Caitlin Snyder is a first year master’s student at the Gilling School of Public Health
It’s a cornerstone of alcohol education: If a friend is in danger, call 911. Don’t wait.
Yet students are less likely to call for help when faced with potentially harsh repercussions. Students need to feel safe when calling for help; they need to be supported to react to the victim’s emergency rather than intimidated by penalties.
UNC is already well into another academic year with an outdated alcohol policy. Even as North Carolina recognizes that encouraging reporting saves lives — legislators passed a “Good Samaritan” bill earlier this year extending immunity for underage drinking and minor possession of illegal substances to individuals reporting an emergency — the University has yet to alter its own policies.
Students who alert police to an underage alcohol-related emergency are legally shielded from prosecution under the Good Samaritan law. They are only required to give their name to the 911 dispatcher and stay with the victim. But students remain vulnerable under University policies. Making that urgent call could affect housing and academic standing.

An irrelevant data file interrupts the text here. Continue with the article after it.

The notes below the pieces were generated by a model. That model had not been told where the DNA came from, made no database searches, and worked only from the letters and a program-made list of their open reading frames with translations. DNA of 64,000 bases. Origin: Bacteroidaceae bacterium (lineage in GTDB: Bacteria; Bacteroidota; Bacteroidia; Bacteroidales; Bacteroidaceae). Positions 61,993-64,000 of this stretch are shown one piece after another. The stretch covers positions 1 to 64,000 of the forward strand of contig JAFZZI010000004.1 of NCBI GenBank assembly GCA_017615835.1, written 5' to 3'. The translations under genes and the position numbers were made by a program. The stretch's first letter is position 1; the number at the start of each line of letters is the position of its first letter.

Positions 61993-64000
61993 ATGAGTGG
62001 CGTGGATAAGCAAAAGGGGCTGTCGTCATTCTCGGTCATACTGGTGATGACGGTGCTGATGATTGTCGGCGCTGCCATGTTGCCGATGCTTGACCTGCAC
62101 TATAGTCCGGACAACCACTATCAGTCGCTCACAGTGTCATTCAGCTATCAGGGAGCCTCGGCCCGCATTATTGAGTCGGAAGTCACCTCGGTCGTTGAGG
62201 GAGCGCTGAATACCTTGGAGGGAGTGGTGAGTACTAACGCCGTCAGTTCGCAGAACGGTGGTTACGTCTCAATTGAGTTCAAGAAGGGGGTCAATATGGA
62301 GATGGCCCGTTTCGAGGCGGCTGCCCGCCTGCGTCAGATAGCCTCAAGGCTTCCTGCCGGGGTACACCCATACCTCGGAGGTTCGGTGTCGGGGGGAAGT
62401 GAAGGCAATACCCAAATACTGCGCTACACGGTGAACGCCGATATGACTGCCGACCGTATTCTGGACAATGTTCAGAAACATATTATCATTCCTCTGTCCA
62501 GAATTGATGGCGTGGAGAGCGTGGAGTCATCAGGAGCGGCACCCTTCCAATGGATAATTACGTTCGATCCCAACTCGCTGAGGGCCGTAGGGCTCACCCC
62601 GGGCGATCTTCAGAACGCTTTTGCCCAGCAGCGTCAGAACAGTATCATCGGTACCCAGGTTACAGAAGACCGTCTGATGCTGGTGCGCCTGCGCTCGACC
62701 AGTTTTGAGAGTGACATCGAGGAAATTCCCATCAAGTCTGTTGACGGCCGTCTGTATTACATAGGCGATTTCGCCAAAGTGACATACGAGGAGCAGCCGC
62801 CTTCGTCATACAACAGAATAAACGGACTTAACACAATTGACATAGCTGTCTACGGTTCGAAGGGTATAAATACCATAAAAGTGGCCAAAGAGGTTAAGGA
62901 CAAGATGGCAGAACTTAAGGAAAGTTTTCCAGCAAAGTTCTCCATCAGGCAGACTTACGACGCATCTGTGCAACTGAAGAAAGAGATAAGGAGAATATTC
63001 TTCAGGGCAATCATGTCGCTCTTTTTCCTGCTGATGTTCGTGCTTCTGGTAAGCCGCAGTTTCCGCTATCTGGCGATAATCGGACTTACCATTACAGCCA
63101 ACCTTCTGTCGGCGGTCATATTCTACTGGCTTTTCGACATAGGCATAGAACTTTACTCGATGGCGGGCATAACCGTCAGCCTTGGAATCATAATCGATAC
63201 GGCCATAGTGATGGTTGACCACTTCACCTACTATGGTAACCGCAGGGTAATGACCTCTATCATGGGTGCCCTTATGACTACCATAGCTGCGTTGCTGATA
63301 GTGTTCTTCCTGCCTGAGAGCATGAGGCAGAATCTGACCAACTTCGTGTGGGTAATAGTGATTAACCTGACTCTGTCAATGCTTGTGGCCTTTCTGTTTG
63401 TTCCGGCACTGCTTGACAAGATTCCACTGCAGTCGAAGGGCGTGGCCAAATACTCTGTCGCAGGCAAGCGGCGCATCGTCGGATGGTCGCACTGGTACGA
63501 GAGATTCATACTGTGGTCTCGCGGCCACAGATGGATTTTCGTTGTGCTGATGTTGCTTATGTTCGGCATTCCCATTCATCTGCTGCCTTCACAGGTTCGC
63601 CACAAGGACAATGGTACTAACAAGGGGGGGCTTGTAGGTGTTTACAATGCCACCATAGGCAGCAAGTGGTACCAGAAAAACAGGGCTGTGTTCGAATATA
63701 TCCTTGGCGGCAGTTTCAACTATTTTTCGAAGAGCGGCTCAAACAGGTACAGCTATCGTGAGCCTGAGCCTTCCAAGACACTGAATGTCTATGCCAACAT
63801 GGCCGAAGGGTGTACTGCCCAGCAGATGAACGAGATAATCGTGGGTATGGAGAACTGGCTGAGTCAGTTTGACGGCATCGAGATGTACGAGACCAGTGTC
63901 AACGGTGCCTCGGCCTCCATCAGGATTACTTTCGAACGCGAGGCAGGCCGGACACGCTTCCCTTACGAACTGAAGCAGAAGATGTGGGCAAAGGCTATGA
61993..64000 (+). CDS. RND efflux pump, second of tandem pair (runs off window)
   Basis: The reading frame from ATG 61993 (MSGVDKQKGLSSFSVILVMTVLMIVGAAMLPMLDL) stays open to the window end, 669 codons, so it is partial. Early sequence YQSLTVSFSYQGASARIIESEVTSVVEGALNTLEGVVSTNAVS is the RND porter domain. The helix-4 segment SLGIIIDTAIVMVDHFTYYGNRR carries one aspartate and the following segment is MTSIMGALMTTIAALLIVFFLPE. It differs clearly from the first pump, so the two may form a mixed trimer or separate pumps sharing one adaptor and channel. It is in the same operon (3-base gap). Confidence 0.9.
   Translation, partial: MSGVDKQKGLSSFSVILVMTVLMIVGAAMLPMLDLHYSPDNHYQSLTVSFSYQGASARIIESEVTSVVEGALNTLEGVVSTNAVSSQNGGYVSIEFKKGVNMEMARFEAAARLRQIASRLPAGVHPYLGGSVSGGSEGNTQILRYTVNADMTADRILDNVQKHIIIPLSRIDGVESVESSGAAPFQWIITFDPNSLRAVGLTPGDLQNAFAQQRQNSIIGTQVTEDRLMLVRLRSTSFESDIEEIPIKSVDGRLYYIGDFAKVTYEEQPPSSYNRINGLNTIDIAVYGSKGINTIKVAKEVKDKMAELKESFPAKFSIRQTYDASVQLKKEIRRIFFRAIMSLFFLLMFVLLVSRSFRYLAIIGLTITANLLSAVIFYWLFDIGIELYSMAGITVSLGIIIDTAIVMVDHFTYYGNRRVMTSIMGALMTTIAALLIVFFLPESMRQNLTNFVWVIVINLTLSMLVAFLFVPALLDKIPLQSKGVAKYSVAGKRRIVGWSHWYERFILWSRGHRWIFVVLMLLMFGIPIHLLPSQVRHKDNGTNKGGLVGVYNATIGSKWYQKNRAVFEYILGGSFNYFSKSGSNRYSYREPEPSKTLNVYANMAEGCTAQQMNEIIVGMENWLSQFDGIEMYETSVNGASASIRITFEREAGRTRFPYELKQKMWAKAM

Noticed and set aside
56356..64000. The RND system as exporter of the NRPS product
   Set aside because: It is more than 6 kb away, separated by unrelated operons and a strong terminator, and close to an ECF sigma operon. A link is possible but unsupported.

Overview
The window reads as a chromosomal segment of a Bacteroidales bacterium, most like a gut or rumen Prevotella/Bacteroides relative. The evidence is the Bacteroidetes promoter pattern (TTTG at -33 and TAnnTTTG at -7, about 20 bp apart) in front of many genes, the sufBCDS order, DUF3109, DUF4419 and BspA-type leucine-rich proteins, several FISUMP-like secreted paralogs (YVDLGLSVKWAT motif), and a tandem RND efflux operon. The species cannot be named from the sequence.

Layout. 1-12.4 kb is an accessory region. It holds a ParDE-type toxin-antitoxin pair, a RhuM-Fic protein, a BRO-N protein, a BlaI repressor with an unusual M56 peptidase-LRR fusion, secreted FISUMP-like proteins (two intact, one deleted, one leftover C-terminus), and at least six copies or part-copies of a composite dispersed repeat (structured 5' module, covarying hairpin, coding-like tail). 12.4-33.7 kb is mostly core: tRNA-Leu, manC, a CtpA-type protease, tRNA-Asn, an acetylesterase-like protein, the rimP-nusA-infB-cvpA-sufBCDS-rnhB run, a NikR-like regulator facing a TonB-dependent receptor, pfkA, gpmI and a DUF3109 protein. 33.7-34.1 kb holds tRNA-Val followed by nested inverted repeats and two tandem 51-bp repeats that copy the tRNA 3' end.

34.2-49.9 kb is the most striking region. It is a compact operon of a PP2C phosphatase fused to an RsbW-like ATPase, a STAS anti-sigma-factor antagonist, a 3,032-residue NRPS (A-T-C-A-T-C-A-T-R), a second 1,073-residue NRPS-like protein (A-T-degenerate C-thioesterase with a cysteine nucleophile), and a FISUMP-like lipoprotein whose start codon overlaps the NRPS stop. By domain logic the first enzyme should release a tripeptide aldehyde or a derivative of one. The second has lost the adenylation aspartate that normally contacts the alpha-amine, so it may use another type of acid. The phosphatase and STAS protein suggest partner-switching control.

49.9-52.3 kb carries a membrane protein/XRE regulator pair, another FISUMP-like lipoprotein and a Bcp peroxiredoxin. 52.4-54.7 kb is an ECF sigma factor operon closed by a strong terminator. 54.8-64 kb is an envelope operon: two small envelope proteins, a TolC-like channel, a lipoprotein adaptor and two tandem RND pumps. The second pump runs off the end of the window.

Other schools have already implemented policies that encourage students to stand up for friends when help is needed. Medical amnesty is generally interpreted to include immunity from disciplinary action for the caller — and often for the victim as well, as is the case at Duke University. These schools are institutionalizing a student culture that recognizes the courage sometimes necessary to help a friend in danger.